So, at long last, we have a chance to change that. A few days ago on Twitter, an app designer named Louie Mantia put this out to the world:

As Louie’s tweet kept popping up in my timeline — with answers from journalists, lexicographers, and historians — I pondered how a technical writer might answer.

It was harder than I expected.

First take

First I thought of answering Louie’s question like this: Our top priority is writing directly to the people who use the instructions.

Then, in my imaginary dialog, I heard a resounding yawn from the general public: Of course you write for the people who use the instructions. For us. Who else would you write for?

Writing for the audience. While we technical writers trumpet it as a big deal, to our audience it’s so blindingly obvious that it goes without saying.

Second take

So I tried a different approach. Technical writers think in terms of how to use a product, not how the product works.

General public: We know that! It’s common sense, right? I don’t need to know how an internal-combustion engine works. I just want to change the oil.

Third take

crowd of people

Might the people understand us better than we think?

My third try: We work hard to tailor our information to our audience — in terms of both content and media.

GP: Hmm. The tailoring part, again, should go without saying. Maybe we don’t understand why you have to work so hard.

After all, when we get it right, it looks effortless. And when we get it wrong, it looks like we haven’t tried at all.

I began to realize that the skills we technical writers prize the most and discuss the most among ourselves, like audience analysis and media expertise, are things that — in the minds of our customers — ought to be second nature.

When we say that people don’t understand us, it’s not because they don’t grasp our skill set. It’s because they don’t realize how much energy we devote to honing those skills and to reminding each other how important they are.

Why do we need to remind each other of things that are so fundamental? Is it because our perspective is skewed from spending too much time with our work colleagues (especially Development) and not enough time with our customers?

Maybe it’s not that people understand us. Maybe we don’t understand ourselves.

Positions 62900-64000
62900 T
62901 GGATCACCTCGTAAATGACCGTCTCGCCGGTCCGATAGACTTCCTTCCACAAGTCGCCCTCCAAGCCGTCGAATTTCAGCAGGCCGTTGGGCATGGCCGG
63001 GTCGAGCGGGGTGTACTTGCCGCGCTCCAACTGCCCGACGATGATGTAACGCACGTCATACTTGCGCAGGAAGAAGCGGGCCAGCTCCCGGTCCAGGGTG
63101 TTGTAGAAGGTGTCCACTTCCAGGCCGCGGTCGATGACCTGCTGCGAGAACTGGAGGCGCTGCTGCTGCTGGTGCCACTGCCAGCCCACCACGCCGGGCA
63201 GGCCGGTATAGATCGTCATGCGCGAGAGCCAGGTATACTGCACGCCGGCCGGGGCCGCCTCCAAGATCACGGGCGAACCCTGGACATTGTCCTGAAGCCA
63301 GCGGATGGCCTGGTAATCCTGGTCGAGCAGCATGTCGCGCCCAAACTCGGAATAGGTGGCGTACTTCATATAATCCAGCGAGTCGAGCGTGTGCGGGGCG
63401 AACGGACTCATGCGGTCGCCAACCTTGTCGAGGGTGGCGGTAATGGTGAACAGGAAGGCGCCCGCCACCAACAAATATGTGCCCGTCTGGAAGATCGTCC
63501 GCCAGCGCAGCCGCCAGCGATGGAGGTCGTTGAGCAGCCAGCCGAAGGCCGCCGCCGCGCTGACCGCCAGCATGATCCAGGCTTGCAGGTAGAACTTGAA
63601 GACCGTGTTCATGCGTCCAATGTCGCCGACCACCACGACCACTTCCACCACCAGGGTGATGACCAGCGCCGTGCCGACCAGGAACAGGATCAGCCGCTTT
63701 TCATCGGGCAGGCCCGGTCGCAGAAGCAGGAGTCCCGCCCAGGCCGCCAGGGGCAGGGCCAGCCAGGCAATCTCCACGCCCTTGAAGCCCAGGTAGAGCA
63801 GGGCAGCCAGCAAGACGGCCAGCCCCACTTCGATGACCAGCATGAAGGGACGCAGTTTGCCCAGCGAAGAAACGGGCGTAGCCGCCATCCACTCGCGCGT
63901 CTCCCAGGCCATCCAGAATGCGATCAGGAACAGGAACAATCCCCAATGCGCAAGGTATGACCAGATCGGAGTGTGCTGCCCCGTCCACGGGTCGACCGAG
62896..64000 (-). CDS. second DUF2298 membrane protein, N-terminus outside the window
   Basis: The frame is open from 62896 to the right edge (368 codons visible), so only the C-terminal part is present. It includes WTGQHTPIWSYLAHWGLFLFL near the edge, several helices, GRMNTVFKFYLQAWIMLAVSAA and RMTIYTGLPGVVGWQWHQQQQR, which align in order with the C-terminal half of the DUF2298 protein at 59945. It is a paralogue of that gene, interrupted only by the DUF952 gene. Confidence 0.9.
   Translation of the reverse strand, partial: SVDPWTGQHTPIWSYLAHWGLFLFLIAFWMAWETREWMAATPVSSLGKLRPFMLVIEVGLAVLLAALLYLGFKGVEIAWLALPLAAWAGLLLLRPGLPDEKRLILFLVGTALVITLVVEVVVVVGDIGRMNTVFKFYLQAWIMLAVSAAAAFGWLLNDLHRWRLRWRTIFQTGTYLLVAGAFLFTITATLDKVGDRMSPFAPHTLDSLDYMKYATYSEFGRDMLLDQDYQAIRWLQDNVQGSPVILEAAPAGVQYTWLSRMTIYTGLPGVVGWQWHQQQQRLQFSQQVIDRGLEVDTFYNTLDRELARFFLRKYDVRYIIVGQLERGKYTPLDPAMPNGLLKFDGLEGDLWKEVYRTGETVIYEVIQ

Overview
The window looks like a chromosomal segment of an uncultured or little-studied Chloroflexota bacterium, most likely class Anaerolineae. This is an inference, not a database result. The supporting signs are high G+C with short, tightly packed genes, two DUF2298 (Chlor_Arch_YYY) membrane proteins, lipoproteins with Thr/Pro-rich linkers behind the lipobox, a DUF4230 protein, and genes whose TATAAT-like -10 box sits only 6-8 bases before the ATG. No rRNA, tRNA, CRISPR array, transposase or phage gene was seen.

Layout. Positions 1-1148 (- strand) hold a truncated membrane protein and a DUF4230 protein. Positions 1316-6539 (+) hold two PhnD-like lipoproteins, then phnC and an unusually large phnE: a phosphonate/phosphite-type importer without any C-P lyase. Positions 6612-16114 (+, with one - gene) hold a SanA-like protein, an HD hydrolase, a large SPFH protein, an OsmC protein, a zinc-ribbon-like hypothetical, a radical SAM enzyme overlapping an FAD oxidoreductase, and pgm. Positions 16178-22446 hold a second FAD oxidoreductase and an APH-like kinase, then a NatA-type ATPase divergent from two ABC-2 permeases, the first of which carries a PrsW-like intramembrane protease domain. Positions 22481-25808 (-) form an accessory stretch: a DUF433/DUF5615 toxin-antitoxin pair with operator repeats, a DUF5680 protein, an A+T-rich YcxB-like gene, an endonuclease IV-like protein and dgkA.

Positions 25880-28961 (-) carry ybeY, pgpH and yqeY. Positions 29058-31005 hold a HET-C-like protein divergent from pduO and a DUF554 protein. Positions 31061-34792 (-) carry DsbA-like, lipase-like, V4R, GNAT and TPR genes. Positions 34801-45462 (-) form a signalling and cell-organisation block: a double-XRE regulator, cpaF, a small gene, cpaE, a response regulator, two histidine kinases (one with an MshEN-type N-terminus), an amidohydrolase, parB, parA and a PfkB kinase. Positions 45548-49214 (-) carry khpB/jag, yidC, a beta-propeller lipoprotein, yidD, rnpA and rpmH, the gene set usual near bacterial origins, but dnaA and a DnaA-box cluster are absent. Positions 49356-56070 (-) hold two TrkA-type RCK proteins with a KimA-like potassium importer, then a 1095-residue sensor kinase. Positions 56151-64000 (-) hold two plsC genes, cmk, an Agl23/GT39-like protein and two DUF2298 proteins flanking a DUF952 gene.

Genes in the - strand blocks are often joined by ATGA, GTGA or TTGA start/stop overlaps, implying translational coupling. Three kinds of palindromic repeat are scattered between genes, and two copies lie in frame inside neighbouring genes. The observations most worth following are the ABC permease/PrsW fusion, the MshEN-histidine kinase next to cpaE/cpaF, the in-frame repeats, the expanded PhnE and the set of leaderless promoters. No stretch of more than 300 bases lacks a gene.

Epilog

I finally did answer Louie’s question about what seems obvious to us but is misunderstood by the general public.

What do you think of my answer? How would you have answered?

Do you think our customers would be surprised to learn how much time we spend talking about things that, to them, ought to be second nature?

 

 

 

 

 

 

 

Launching your technical communication career

Last time I wrote about the places you can go, or the different trajectories your career can take, when you work in technical communication.

But how do you get that first job? What qualifications do you need, and what are employers looking for?

Prompted by interview questions from a Tech Comm graduate student, and based on my experience working in the field and interviewing candidates, here are some thoughts.

montage of album covers from 1979

We listened to different music in 1979, and breaking into the field was different too.

I got my first technical writing job a long time ago — in 1979. One thing I know for sure is that your breaking-in story won’t be the same as mine. Things were a lot different then, and I’m not just thinking about the music we listened to. Companies, having realized that technical people didn’t necessarily make good technical writers, went looking for young writers who weren’t necessarily versed in the technology but who could learn it.

Armed with a double-major in English and philosophy, and having a tiny bit of experience with computers, I landed that first job with IBM.

You won’t have the same experience. Your résumé will need to look a little shinier than mine did.

What are the educational requirements for working in Technical Communication?

Follow-up question: Are certain degrees or backgrounds more sought after by employers? Continue reading